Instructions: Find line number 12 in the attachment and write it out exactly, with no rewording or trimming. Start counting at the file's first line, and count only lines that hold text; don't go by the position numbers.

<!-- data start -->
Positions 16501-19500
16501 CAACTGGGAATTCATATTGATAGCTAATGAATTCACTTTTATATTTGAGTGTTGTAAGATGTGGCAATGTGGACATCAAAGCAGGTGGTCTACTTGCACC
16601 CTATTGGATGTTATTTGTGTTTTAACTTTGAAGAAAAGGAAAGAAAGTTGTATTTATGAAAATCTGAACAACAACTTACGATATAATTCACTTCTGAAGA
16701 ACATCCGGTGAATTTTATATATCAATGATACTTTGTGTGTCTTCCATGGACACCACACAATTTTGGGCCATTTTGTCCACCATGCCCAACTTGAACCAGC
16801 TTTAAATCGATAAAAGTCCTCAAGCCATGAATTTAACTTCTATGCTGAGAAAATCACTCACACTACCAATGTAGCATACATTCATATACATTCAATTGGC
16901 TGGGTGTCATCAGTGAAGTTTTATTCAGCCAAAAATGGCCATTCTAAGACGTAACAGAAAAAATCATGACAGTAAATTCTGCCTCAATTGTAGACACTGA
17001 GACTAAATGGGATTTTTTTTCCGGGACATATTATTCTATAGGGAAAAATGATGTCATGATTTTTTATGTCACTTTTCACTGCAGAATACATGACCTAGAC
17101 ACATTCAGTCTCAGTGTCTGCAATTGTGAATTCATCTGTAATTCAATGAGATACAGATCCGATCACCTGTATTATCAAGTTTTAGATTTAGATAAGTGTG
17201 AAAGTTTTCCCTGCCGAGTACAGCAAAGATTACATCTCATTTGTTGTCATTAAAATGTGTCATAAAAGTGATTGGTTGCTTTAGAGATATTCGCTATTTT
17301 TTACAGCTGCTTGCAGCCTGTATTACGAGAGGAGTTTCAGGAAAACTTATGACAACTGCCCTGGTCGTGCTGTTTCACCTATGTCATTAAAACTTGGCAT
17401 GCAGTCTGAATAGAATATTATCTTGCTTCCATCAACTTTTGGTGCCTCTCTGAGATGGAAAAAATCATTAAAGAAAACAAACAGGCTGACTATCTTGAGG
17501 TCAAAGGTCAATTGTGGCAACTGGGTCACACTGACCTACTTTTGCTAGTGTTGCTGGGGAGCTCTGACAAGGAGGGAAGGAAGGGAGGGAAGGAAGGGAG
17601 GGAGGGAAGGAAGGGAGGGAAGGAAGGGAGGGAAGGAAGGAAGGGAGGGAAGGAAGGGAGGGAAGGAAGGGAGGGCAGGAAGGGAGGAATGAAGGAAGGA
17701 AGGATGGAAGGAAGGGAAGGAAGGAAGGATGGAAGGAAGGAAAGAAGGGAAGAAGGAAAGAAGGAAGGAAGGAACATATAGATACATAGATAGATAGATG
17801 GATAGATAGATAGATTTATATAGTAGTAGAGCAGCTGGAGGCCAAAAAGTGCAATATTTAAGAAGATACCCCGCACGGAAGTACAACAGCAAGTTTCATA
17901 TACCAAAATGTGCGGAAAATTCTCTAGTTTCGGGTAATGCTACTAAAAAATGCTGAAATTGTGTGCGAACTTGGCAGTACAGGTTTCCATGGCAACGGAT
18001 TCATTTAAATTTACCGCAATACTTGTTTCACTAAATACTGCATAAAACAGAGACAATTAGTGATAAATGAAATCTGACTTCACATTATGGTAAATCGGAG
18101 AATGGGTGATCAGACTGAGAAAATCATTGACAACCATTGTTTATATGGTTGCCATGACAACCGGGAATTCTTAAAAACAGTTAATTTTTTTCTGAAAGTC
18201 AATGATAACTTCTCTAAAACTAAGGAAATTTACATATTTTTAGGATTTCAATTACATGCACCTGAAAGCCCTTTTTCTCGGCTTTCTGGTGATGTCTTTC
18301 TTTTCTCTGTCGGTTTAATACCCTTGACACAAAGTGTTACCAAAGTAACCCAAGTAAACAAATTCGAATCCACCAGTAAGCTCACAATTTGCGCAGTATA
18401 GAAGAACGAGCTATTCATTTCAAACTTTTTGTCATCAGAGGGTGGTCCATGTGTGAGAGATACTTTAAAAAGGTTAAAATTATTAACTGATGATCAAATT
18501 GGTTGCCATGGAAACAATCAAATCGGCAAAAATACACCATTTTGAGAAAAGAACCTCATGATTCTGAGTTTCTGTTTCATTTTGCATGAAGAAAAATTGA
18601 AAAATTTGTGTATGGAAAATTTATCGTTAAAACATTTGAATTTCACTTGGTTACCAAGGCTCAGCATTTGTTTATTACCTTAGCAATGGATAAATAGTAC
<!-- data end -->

17501 TCAAAGGTCAATTGTGGCAACTGGGTCACACTGACCTACTTTTGCTAGTGTTGCTGGGGAGCTCTGACAAGGAGGGAAGGAAGGGAGGGAAGGAAGGGAG